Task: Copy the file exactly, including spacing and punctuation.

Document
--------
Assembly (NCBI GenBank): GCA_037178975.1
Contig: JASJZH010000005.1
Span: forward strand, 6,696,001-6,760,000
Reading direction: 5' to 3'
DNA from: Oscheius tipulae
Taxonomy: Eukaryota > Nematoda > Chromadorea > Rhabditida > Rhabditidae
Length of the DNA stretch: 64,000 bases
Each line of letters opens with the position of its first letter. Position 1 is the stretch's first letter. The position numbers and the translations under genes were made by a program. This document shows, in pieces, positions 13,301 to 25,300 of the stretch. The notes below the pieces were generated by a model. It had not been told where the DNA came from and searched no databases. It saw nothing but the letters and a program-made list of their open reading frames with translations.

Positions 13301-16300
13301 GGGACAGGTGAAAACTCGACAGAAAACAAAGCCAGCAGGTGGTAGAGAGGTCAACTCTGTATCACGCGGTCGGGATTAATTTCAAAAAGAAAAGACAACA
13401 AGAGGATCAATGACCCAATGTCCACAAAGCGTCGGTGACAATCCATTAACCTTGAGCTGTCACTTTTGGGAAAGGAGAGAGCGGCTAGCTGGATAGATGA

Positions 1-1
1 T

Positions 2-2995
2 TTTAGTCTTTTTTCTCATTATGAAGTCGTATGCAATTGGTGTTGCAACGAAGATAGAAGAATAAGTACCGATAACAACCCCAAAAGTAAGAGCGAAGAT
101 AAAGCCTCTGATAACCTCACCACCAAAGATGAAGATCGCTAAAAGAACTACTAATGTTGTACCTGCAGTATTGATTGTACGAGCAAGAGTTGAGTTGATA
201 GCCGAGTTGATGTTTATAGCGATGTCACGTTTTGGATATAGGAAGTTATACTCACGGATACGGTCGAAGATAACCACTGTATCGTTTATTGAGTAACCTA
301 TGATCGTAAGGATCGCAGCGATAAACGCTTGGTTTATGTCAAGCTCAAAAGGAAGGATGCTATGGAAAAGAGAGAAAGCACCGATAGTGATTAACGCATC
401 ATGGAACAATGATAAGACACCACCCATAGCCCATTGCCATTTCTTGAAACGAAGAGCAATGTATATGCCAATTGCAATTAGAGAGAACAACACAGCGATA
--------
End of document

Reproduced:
Assembly (NCBI GenBank): GCA_037178975.1
Contig: JASJZH010000005.1
Span: forward strand, 6,696,001-6,760,000
Reading direction: 5' to 3'
DNA from: Oscheius tipulae
Taxonomy: Eukaryota > Nematoda > Chromadorea > Rhabditida > Rhabditidae
Length of the DNA stretch: 64,000 bases
Each line of letters opens with the position of its first letter. Position 1 is the stretch's first letter. The position numbers and the translations under genes were made by a program. This document shows, in pieces, positions 13,301 to 25,300 of the stretch. The notes below the pieces were generated by a model. It had not been told where the DNA came from and searched no databases. It saw nothing but the letters and a program-made list of their open reading frames with translations.

Positions 13301-16300
13301 GGGACAGGTGAAAACTCGACAGAAAACAAAGCCAGCAGGTGGTAGAGAGGTCAACTCTGTATCACGCGGTCGGGATTAATTTCAAAAAGAAAAGACAACA
13401 AGAGGATCAATGACCCAATGTCCACAAAGCGTCGGTGACAATCCATTAACCTTGAGCTGTCACTTTTGGGAAAGGAGAGAGCGGCTAGCTGGATAGATGA

Positions 1-1
1 T

Positions 2-2995
2 TTTAGTCTTTTTTCTCATTATGAAGTCGTATGCAATTGGTGTTGCAACGAAGATAGAAGAATAAGTACCGATAACAACCCCAAAAGTAAGAGCGAAGAT
101 AAAGCCTCTGATAACCTCACCACCAAAGATGAAGATCGCTAAAAGAACTACTAATGTTGTACCTGCAGTATTGATTGTACGAGCAAGAGTTGAGTTGATA
201 GCCGAGTTGATGTTTATAGCGATGTCACGTTTTGGATATAGGAAGTTATACTCACGGATACGGTCGAAGATAACCACTGTATCGTTTATTGAGTAACCTA
301 TGATCGTAAGGATCGCAGCGATAAACGCTTGGTTTATGTCAAGCTCAAAAGGAAGGATGCTATGGAAAAGAGAGAAAGCACCGATAGTGATTAACGCATC
401 ATGGAACAATGATAAGACACCACCCATAGCCCATTGCCATTTCTTGAAACGAAGAGCAATGTATATGCCAATTGCAATTAGAGAGAACAACACAGCGATA